Thursday, 5 September 2013

Tuesday, September 3rd, 2013

First Day Back

Pointex, Saskatchewan

It’s the first day back at school for elementary kids . After dropping off students, a bus driver pulled over when he saw me. He’s heard of Hare Krishna before. We agreed on mutually praying for each other, even though our approaches to faith are different.

Before the real cold sets in, all kinds of repairs go on. I met a group of workmen on the railway which runs next to Highway 13. Only a ditch lies between the two routes of travel.

“What’s going on?” Asked one of the dozen or so guys with hard hats and red safety jackets.

“It’s a walk, a pilgrimage, the fourth. I chose the quiet highway this time. Hey, do you guys ever sing together, ‘I’ve been working on the railroad’.” That gave a chuckle.

The jolly spokesman said, “We do it when we need to pump each other up.”

“I do a bit of singing, chanting mantras actually, along the way. I’m a Hare Krishna monk, and it’s one of the things we do. Out here in the prairies, you can sing to your hearts content (laughter).”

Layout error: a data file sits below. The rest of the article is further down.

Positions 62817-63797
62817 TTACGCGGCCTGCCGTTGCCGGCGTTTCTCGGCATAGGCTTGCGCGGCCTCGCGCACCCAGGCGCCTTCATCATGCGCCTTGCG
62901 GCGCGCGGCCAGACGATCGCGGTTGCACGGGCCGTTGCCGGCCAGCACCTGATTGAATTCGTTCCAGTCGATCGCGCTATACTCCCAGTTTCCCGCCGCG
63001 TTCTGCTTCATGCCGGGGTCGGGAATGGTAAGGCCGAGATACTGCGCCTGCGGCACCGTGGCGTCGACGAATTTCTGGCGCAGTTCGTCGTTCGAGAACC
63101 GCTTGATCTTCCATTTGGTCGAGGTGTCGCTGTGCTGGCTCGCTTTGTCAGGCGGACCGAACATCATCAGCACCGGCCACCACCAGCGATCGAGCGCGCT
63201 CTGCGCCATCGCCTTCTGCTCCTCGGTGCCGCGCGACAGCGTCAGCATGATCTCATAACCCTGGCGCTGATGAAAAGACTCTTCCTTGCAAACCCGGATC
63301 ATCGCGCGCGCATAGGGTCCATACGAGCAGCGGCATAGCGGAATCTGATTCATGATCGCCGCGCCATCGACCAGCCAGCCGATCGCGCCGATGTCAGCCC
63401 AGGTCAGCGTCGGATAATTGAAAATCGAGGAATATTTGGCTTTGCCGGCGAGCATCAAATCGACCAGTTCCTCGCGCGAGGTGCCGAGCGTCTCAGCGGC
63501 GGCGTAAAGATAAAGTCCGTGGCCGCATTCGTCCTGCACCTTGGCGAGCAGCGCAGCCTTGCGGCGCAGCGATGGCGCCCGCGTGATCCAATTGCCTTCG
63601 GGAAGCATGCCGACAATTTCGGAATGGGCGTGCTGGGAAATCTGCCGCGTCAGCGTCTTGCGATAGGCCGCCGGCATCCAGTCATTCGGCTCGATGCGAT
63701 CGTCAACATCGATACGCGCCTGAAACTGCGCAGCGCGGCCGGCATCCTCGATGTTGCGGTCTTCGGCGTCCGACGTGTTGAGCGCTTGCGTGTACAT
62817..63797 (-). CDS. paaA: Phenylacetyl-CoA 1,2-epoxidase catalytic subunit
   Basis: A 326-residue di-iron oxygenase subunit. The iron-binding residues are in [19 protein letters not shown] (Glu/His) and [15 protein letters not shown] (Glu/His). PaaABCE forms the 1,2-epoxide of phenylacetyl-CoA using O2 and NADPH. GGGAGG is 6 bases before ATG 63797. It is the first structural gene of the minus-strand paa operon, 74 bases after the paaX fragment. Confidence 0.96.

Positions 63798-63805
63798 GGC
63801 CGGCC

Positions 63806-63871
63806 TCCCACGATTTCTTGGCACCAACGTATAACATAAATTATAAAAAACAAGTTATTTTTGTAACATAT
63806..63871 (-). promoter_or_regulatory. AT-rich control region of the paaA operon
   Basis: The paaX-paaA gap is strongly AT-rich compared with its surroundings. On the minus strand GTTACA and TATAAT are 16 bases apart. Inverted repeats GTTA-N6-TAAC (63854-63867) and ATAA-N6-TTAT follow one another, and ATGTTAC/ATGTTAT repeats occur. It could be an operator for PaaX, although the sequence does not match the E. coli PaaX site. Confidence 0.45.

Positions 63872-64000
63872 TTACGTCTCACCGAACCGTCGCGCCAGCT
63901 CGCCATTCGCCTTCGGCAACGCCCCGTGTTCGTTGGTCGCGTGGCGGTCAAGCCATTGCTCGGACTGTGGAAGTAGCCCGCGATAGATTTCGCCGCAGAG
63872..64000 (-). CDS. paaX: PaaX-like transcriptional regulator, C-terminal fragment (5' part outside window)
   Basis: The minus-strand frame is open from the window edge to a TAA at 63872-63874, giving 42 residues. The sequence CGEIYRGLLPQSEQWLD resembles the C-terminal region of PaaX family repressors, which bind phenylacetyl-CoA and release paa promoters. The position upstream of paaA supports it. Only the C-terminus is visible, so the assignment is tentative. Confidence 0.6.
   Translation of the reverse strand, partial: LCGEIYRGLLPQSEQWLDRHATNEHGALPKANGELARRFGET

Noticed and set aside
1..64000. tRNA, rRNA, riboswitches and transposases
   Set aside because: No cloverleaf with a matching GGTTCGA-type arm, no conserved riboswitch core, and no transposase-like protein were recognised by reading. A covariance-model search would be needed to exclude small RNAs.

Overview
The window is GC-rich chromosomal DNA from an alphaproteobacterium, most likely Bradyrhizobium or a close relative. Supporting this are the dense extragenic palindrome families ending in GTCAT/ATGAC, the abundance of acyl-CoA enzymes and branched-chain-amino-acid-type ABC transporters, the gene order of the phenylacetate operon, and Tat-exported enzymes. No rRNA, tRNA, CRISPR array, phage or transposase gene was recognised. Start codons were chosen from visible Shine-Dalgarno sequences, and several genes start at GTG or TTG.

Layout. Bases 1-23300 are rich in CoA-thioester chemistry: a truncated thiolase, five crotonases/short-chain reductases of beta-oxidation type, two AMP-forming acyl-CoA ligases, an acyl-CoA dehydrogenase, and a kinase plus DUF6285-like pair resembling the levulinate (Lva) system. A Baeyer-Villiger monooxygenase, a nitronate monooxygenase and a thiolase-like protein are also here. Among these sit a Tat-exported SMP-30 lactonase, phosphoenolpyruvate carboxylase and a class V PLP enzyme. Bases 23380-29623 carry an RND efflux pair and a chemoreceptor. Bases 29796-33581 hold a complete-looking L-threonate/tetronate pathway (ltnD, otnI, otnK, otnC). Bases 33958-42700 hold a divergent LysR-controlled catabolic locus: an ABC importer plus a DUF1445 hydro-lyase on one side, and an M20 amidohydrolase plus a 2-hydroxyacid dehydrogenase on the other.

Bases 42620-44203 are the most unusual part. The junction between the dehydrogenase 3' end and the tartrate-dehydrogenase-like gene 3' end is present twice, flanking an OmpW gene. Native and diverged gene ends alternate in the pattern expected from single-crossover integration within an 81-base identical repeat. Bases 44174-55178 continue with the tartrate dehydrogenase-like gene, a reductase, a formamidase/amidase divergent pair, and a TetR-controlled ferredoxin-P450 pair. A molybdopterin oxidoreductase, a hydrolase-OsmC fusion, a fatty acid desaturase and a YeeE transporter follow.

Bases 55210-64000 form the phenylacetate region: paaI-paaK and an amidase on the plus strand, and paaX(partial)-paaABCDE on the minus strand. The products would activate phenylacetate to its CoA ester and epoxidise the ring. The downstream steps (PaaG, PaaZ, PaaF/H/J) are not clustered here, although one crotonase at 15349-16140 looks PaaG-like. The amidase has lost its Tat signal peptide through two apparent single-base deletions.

Down the road, as the late morning wore on, a young rancher in a pick up truck stopped. He had a cowboy hat and the works, “Are you a Hare Krishna?”

“Sure am.”

“Can I get a picture taken with you?”

“Sure.” He got out of his truck and it seemed a thrill for him, like a bronco bustin’ affair.

Another fellow stopped. I had seen him walking his German Sheppard when I walked through the village of Hazenmore. He was so busy keeping his pet at his leash’s control that he hardly had time for me then. Now, in the vehicle, he did.

“You want a ride?” he said in English accent (sorry, I’m the one with the accent being a North American).

I explained to him what I’m up to. He knew about Krishna Consciousness. He wasn’t sure whether to address me with a ‘Hari Hari’. He also expressed he didn’t believe in God, but in religion.

“To each his own,” I said, “but to me, when I see this vast prairie and the gorgeous sky, a beautiful creation, it’s my rationale that there’s some divine intelligence behind it all.”

“I believe in the ‘fohss of naycha’”.

“I also believe in the force of nature, and we call it Bhagavan, Krishna.” It was a pleasure speaking to a guy from England. Finally because it was the first day of school, Daruka, because he’s sharp on these things, contacted the local school in Pointex.

Yes, Chantal, the coordinator for the school said, “You and your monk friend can come in on the last period of the students’ day back.” The kids were adorable, they had questions unlimited.

39 KM

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